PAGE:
One of the secrets to effective communication and collaboration is discussing the mechanisms of how to do it from the start. That doesn’t mean long meetings but conversations about the things we normally don’t bother to discuss or plan through. When you and your colleague begin working together, have a discussion about how each side will report information up and down their chain of command. If you are paying attention and read between the lines well, you’ll probably learn a lot that will help you down the road.

Have a conversation about the dreaded carbon copy so you don’t offend your counterpart

Carbon copying someone on an email means different things to different people and organizations. In some cases, managers are always cc’ed and other times that only occurs when there is a problem. Whatever is normal in your world should be discussed so you don’t cause extra work for each other. Decide when it is appropriate to cc the leadership of the other side in advance. There may be some types of correspondences that warrant a larger audience and should be written for them which likely means ditching the more casual style you and your counterpart use.

Design the reporting relationship between entities like the Reporting ‘H’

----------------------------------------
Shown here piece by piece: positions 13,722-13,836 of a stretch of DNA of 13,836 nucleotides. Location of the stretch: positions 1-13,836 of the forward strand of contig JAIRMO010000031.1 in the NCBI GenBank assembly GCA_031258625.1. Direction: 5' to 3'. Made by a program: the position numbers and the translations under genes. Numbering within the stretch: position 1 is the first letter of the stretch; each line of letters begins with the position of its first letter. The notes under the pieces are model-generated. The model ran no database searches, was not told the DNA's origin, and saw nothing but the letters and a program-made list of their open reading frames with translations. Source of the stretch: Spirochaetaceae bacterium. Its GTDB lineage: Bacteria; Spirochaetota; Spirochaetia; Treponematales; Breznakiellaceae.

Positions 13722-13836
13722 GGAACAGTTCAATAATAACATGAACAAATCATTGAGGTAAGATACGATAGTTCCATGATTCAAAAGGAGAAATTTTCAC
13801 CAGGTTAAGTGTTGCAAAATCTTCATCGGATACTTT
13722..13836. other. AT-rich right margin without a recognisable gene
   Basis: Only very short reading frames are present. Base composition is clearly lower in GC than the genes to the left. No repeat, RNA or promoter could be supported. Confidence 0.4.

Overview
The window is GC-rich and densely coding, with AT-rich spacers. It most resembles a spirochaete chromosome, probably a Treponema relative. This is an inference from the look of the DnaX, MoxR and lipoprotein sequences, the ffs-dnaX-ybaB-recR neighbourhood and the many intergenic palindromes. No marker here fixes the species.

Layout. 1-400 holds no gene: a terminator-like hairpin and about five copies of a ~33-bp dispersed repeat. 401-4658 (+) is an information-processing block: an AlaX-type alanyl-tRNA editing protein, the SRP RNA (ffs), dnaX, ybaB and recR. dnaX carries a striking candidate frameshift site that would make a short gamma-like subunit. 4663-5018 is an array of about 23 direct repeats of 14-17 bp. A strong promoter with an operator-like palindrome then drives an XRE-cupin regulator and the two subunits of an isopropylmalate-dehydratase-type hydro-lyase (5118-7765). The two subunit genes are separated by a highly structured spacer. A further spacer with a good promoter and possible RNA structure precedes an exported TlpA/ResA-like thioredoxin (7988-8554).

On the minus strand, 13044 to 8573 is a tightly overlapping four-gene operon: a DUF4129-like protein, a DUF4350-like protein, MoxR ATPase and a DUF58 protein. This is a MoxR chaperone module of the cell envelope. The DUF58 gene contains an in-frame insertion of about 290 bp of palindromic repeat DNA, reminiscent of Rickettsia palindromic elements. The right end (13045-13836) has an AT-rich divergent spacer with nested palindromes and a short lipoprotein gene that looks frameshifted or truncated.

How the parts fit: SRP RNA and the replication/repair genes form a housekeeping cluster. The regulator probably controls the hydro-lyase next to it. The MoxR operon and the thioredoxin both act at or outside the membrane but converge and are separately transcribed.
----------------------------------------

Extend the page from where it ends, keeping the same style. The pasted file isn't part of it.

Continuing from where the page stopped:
You and your colleague in a different section or organization are the gatekeepers and translators because that is part of what a collaborative manager does. Now what happens when they don’t, won’t or can’t do that effectively on their end? In my experience it usually means that someone above them suddenly feels out of the know and often the blame goes outside their chain of command back to the counterpart on the other side. The reporting structure between the two entities should look like an H or maybe an A but certainly not an E, O or X.


You have to plan on better collaborative productivity and that means discussing things we often avoid talking about. While uncomfortable and sometimes unconventional, taking the time to discuss how communication flows and supports inter-agency collaboration takes a few minutes at the start but pays you back tenfold. Figuring out how to keep everyone in the Loop will help you prevent the Organizational Monsters that cost you time, money and headaches.

About Megan Wilmoth

Megan Wilmoth has built and managed products ranging from custom software for Fortune 1000 companies to marketing platforms for manufactures. She’s overseen work that impacts hundreds of organizations, thousands of individuals and millions of data points. Her ability to plan and mitigate allow her to succeed in whatever is thrown her way. She is President of Planosaurus, a consulting firm that helps organizations plan to do more with less.

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  • Megan Wilmoth,
  • July 22, 2015